Committal proceedings are the processes whereby an indictable charge is confirmed and indicted for a trial before the District or Supreme Court. In 2018, major reforms were made to criminal procedures in NSW. Previously, indictable offences had to be confirmed at a committal hearing prior to going to trial. However, the Early Appropriate Guilty Plea (EAGP) reforms changed this process, introducing:

  • Early disclosure of the brief of evidence.
  • Charge certification.
  • Mandatory case conferencing.
  • Fixed sentencing discounts for guilty pleas.

Under the new system, defendants no longer have the right to a committal hearing and the magistrate’s role is limited to overseeing the procedural steps.


Committal proceedings after the EAGP reforms

Indictable charges will undergo the following process before proceeding to a trial or sentence at the District or Supreme Court.


Service of brief

The EAGP reforms require the police to provide their brief of evidence, including non-admissible material, much earlier in the proceedings. The magistrate will order the police to serve the brief of evidence on both the Director of Public Prosecutions and the defendant or the defendant’s legal representative within eight weeks. A brief of evidence must include:

  • All material that forms the basis of the prosecution’s case.
  • Material reasonably capable of being relevant to the case for the accused.
  • Material that would affect the strength of the prosecution’s case (i.e., might be useful for the defence).

This is to help the accused and the prosecution understand the nature and strength of the case as soon as possible, so that important practical decisions can be made in a timely manner.


Charge certification

Senior prosecutors form the Director of Public Prosecutions (DPP) are required to review the brief of evidence immediately after it has been served to determine the most appropriate charge(s). This includes assessing whether the evidence is sufficient to establish the elements of each offence charged by NSW Police. The senior prosecutor from the DPP may agree with the charges laid by NSW Police, or may vary the charges by adding or removing offences. The prosecution will then certify the charge(s) the prosecution are proceeding with in a document filed in the Local Court.

This is to ensure defendants know what they are charged with as early as possible and to encourage earlier guilty pleas. The involvement of a senior prosecutor is intended to stop the charges from being altered later in the proceedings.


Case conferencing

After charge certification, senior prosecutors and the defence must participate in a case conference to discuss the charges and key issues in the case. It is essential that prior to the case conference:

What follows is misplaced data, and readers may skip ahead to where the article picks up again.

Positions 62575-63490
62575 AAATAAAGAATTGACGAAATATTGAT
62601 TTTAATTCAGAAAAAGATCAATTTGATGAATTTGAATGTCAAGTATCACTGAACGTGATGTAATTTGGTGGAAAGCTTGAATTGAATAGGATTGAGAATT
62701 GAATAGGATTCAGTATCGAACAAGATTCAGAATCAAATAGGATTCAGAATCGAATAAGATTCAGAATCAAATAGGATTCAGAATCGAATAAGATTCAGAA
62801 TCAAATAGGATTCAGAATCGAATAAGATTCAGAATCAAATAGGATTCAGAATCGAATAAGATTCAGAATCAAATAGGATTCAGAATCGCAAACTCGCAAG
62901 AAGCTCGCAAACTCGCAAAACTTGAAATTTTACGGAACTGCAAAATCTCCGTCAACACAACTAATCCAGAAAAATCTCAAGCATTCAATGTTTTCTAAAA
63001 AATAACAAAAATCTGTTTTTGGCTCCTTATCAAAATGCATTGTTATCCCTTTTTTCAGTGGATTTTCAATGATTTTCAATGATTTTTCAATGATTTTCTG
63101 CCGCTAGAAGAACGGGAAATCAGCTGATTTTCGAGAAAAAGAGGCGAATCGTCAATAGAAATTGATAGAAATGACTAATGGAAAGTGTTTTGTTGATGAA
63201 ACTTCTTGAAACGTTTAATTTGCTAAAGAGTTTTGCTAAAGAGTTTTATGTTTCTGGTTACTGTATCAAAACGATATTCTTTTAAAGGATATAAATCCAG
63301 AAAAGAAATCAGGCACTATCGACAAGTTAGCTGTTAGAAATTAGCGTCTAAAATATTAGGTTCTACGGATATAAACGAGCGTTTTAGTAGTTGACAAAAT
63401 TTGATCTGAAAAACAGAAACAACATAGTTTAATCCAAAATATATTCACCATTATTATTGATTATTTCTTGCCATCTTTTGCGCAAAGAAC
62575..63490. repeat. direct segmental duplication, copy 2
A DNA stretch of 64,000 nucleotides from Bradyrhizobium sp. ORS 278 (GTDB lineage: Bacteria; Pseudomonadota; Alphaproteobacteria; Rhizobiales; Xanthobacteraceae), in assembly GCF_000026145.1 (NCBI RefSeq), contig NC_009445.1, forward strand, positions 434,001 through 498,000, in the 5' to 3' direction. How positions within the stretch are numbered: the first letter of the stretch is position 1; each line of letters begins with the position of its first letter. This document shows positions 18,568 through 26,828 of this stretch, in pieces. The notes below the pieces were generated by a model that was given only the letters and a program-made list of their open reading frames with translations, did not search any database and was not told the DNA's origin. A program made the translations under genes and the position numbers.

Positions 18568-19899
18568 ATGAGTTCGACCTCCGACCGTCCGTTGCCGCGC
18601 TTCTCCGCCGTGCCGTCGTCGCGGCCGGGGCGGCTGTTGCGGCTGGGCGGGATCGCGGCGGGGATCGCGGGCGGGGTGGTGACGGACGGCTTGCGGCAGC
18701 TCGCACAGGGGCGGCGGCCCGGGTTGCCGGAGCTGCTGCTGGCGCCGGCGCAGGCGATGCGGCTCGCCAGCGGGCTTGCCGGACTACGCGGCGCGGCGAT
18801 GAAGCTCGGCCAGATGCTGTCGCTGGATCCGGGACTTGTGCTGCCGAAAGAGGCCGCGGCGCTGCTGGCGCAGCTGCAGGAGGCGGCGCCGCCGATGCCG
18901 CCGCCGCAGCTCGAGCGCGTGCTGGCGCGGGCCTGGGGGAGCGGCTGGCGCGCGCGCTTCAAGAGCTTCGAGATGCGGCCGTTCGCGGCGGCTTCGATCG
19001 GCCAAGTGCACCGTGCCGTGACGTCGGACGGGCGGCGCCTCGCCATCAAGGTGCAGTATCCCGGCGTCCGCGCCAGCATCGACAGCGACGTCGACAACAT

• You and your solicitor have gone through:
    • The offences you have been charged with.
    • The material within the brief of evidence that the prosecution will use to attempt to prove those charges.
  • Your solicitor has advised you of, and you have considered:
    • All the defences available to you.
    • The relative strengths of both the prosecution’s case and your defences.
    • Any alternative charges that you may consider pleading guilty to, where appropriate.

Your solicitor should have your instructions on all these issues prior to the case conference.


Purpose of the case conference

The purpose of the case conference is for the defendant and solicitor to work together to:

  • Determine whether the defendant is willing to plead guilty to the charges, or any alternative charges.
  • Confirm whether the matter will be defended and go to trial.
  • Identify additional evidence or information.
  • Narrow contested issues.
  • Identify any agreed or disputed facts.
  • Resolve any other issues.

After the conference, both the prosecution and defence will sign a case conference certificate. This document will record any offers made by the prosecution and defence, and is the last opportunity to plead guilty while retaining the highest possible sentencing discount.


Witness hearings and committal

Although it is no longer the magistrate’s decision as to whether the matter proceeds to a full trial, they can order the attendance of witnesses and examine their evidence. The examination of a witness can be requested by either the prosecution or defence, and the purpose is to:

  • Assess the strength of the prosecution’s case.
  • Resolve a factual dispute.
  • Narrow the issues for trial.

Once a magistrate is satisfied that the steps under the EAGP reform have been completed, they will commit the matter to trial unless the accused enters a guilty plea. If the accused intends to plead guilty, the matter is committed for sentence.


Sentencing discounts for appropriate early guilty pleas

Under the EAGP reforms, entering a plea of guilty for an indictable offence will automatically reduce the sentence.  This is called the “utilitarian discount”, and applies because the accused is said to have contributed to the efficiency of the criminal justice system by not taking their matter to trial. The size of the reduction depends on when the accused pled guilty.

The discounts are:

  • 25% if you plead guilty in the Local Court before the end of the committal process.
  • 10% if you plead guilty up to 14 days before the trial is scheduled to begin.
  • 5% if you plead guilty less than 14 days before the trial is scheduled to begin, or during the trial.


How can we help?

We are experienced in assisting clients with committal proceedings and early guilty pleas to obtain sentencing discounts.

Book a free consultation or call us on 1300 668 484 for 24/7 legal advice.